Marine Safety Equipment & Best Practices .pdf
Original filename: Marine Safety Equipment & Best Practices.pdf
This PDF 1.4 document has been generated by / mPDF 6.1, and has been sent on pdf-archive.com on 28/06/2017 at 07:21, from IP address 103.61.x.x.
The current document download page has been viewed 133 times.
File size: 31 KB (1 page).
Privacy: public file
Download original PDF file
Downloaded from: justpaste.it/18b3p
Marine Safety Equipment & Best Practices
You will need a plethora of marine safety equipment, including breathing apparatus and inflatable
boats in UK, very high frequency marine radio, first aid kits, personal survival kits or bags and
many others. However, procuring and stocking up on such marine safety equipment would not be
the endgame. You need to know how to use every piece of marine safety equipment and should be
accustomed with the best practices on sea. Whether you are kayaking or paddle boarding, sailing
or out fishing, you ought to know the quintessential safety practices.
Fortunately, there is a treasure trove of information available online and plenty of videos. You
should know how to use the kill switch, the right way to use a life jacket, how it is to sail in low
light conditions, using inflatable jackets or inflatable boats in UK, how to protect your survival
kit and grab it instantaneously in times of trouble, how to use distress flares, how to use
breathing apparatus and handling all other types of marine safety equipment. Everything from
GPS to radio, the gears are easy to use till the time the sailing gets tough. When tides are against
you, not literally, you need to be adept or rather deft with every piece of marine safety equipment.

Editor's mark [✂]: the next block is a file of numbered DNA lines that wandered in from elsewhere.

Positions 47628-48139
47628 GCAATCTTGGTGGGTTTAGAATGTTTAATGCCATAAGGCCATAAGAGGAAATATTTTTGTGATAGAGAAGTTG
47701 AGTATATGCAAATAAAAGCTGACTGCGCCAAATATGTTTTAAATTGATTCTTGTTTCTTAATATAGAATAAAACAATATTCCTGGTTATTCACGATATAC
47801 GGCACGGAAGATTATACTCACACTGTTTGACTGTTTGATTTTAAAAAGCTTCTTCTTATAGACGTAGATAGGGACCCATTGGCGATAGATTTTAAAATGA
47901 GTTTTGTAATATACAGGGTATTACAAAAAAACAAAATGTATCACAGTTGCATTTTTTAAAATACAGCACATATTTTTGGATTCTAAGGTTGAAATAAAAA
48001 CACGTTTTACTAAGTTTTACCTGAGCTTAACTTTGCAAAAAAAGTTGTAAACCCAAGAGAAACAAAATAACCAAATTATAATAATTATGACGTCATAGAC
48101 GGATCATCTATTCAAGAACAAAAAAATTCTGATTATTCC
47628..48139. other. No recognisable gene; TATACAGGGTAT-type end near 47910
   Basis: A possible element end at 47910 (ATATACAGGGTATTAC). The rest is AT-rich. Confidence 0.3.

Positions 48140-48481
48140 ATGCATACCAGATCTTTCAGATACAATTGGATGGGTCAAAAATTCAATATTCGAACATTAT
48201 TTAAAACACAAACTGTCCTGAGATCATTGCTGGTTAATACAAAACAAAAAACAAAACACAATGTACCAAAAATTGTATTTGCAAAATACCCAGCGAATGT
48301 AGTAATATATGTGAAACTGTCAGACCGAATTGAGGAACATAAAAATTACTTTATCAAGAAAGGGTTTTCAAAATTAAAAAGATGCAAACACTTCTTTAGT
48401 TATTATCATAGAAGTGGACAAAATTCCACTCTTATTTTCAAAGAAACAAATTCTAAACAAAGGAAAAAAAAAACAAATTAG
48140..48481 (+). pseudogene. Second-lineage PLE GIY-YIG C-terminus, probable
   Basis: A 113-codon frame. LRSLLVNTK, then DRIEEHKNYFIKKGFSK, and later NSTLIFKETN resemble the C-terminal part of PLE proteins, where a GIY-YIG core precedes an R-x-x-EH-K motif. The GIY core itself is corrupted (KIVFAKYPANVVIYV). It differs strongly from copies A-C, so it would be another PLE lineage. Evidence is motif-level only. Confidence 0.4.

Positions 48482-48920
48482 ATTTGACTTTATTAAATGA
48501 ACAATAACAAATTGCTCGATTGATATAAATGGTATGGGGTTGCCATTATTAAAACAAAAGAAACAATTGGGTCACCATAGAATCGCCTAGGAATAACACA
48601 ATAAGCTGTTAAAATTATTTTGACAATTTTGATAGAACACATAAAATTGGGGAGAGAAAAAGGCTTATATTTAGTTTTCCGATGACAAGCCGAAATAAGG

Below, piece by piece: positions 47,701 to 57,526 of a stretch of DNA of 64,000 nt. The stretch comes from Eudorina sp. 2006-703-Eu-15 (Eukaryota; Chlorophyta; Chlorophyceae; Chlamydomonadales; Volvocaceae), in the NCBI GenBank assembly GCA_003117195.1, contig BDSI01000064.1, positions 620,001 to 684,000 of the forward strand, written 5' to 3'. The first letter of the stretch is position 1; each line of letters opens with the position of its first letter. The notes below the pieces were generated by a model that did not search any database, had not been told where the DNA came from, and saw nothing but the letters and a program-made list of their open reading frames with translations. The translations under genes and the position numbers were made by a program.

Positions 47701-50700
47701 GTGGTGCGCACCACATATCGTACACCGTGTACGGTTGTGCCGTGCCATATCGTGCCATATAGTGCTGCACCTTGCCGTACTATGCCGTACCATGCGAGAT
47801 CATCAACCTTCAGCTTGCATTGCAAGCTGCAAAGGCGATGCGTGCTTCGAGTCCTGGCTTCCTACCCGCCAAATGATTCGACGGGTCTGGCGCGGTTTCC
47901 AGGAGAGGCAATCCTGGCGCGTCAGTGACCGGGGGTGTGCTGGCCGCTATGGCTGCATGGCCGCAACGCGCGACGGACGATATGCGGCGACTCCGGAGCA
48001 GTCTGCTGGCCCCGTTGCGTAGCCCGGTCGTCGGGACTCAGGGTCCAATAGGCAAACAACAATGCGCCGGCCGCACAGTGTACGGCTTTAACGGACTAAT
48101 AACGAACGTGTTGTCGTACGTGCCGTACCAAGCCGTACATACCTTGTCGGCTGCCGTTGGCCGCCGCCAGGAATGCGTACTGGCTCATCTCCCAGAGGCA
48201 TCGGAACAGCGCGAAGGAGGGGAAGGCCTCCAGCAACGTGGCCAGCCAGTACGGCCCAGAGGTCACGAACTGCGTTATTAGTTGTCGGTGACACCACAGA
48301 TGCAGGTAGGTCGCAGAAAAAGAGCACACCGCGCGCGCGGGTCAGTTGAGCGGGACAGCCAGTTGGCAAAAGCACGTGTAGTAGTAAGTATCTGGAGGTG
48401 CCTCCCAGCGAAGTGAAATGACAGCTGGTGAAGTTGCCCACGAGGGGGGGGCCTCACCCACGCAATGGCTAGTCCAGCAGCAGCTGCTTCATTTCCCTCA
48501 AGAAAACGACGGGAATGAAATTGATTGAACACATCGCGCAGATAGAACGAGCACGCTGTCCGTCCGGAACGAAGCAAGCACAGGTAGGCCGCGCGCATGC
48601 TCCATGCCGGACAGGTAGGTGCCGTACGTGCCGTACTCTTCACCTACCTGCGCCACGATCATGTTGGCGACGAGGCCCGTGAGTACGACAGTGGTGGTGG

One of the best practices is abandoning ship. This is never the first option for any veteran. Many
sailors would rather wait for the penultimate moment before abandoning ship. However, what
works for veterans doesn’t really work for sundry. Abandoning ship is one of the best and safest
practices. When things go south, there would be a myriad of uncertainties. You may lose some of
your marine safety equipment, you may wait far too long and have your breathing apparatus
damaged or you may lose possession of your inflatable boats in UK. You ought to abandon ship
when there is still time and enough scope to safely find your way to the shore, harbour or a nearby
While we usually focus on breathing apparatus and inflatable boats in UK, the need to stay warm
and hydrated should also be treated with priority. Dehydration has many side effects and being
out on the sea in the cold can induce hypothermia. Many lives lost are actually a result of
hypothermia and not drowning as state of the art marine safety equipment is more than capable of
preventing anyone from drowning, even if one doesn’t have any experience in swimming and even
if the tides or waves are very rough.
ADEC Marine features all your marine safety requirements in one place following the code of
practice marine safety equipment for your convenience. For more information please get in touch
with them at: www.adecmarine.co.uk